GrammarPhile Blog

i.e. vs. e.g. and When to Use Which

Posted by Phil Jamieson   Nov 9, 2017 7:30:00 AM

the Roman ColesseumIt’s not uncommon to see “i.e.” used where “e.g.” should be used, and vice versa. In fact, it’s one of the most common mistakes writers make. Why? How could such simple abbreviations perplex even the most experienced of writers at times? It could have something to do with the fact that both abbreviations are derived from Latin words.

Continue reading to learn more about these sometimes-puzzling abbreviations.


“i.e.” stands for the Latin phrase “id est” which essentially means “in other words.” Sometimes it’s translated to mean, “that is to say.” The abbreviation is used when a writer is elaborating a claim he or she made, or rephrasing the claim to clarify what he or she wrote, to make it more precise.


  • Jumping rope while your shoes are untied is dangerous—i.e., you could severely injure yourself.
  • Football is one of the most popular sports in the U.S. (i.e., it earns billions of dollars of revenue each year in ticket sales).

“e.g.” stands for the Latin phrase “exempli gratia” which means “for the sake of example” or simply “for example.” The abbreviation is used to introduce a list of examples. It’s most likely confused with “i.e.” because it’s easy to deliberate that listing more examples is a form of elaborating a statement or making that statement more precise. However, where these two Latin abbreviations are concerned, “e.g.” is used to list examples for something that has already been stated by the writer.


  • Melanie always eats fruit for breakfast, e.g., bananas, oranges, apples.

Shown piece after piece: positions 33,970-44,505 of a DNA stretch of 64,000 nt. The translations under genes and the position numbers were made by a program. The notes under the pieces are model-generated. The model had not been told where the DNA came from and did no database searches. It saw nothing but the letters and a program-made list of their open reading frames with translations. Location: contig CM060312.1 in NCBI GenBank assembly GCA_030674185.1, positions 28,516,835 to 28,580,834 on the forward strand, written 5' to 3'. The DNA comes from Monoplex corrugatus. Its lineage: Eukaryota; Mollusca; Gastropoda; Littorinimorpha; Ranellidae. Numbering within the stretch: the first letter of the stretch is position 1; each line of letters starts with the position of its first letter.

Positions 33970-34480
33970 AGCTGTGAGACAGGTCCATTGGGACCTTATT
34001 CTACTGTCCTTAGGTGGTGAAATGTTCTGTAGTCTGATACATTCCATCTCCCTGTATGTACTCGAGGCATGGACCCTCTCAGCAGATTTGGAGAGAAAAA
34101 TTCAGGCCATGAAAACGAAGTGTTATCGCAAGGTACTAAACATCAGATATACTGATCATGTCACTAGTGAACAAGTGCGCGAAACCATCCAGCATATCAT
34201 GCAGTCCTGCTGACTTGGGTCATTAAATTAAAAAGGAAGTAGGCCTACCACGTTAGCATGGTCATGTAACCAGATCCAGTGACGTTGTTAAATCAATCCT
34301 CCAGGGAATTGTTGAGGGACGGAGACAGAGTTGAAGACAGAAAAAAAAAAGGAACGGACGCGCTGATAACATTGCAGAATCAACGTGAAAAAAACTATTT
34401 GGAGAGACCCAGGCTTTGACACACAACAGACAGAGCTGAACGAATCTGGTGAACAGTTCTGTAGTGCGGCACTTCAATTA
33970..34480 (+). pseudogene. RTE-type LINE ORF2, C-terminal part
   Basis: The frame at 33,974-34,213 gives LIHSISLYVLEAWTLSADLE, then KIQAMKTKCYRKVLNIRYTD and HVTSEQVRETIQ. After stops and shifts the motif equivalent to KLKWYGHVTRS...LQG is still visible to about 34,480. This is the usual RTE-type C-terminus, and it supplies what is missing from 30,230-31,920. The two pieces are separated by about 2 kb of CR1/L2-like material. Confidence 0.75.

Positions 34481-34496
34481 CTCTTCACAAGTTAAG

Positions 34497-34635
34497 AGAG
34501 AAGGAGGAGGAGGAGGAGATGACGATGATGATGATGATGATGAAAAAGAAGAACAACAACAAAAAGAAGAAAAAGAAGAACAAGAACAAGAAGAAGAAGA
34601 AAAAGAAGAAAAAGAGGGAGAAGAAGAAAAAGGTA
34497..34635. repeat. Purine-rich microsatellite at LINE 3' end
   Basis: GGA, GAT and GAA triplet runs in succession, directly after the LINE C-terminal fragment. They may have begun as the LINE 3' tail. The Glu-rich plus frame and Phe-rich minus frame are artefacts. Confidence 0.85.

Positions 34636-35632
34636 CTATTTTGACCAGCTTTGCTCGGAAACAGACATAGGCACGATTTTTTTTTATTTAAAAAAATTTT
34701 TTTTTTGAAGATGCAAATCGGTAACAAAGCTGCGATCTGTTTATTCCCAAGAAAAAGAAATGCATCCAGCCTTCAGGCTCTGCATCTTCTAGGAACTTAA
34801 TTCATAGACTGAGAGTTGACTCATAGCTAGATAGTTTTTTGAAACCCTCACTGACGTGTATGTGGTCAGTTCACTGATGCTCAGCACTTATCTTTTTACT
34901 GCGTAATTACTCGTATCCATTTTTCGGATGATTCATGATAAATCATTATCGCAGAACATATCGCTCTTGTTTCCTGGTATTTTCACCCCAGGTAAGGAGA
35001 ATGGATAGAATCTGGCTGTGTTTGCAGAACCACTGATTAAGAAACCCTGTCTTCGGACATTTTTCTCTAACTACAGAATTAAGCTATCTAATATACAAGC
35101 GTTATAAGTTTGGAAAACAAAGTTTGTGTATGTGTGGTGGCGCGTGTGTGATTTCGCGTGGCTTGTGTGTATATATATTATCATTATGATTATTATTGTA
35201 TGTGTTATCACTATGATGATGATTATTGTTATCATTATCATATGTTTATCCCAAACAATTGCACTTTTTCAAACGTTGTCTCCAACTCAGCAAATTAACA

• They always play card games on the weekend (e.g., poker, gin rummy).

Tip: When using “e.g.” you should not put “etc.” at the end of the list.

How to Remember When to Use “i.e.” and When to Use “e.g.”

The best way to remember when to use either abbreviation is to forget the Latin words they represent altogether. Instead, remember what they mean in English. Use these mnemonic devices:

The “i” in “i.e.” stands for “in other words”—remember what the “i” means in English. Or, you could imagine the “i.e.” stands for “in essence” so that there are two English words being represented by each letter in the abbreviation.

The “e” in “e.g.” stands for “example.” – remember that the “e” means “example” in English. This way, you’ll remember that every time you use “e.g.”, you’ll need to provide examples.

Things to Keep in Mind When Using “i.e.” and “e.g.”

  • Italicizing the abbreviations is not necessary.
  • You should never spell out the abbreviations, using their Latin words (“id est” or “exempli gratia”). Although they’re abbreviations, they’ve been used for so long that they’re now considered a standard part of the English language.
  • While the abbreviations are typically used in parenthetical statements, they don’t always have to be placed in parentheses and can be included directly in a sentence. Typically, parenthetical statements with the abbreviations are used in more formal and academic writing, while they’re omitted in other less formal types of writing.
  • Different style manuals vary on whether a comma should be located after the abbreviations when they’re used in a sentence. This is perhaps the most contentious rule regarding the use of “i.e.” and “e.g.” Some style guides, such as Chicago Manual of Style, state you should use a comma before and after each abbreviation when they’re used in a sentence. The MLA online style guide simply omits the comma after using the abbreviations in examples they’ve provided. And other style manuals claim either the comma is preferred but not mandatory, or that it should not be included at all. In British form, the comma is almost always omitted.


Do you use these abbreviations often in your writing? Or do you have a different mnemonic device you like to refer to when using “i.e.” and “e.g.”? Please share it with us in the comments.


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Topics: Latin abbreviations, i.e.,, e.g., id est, exempli gratia

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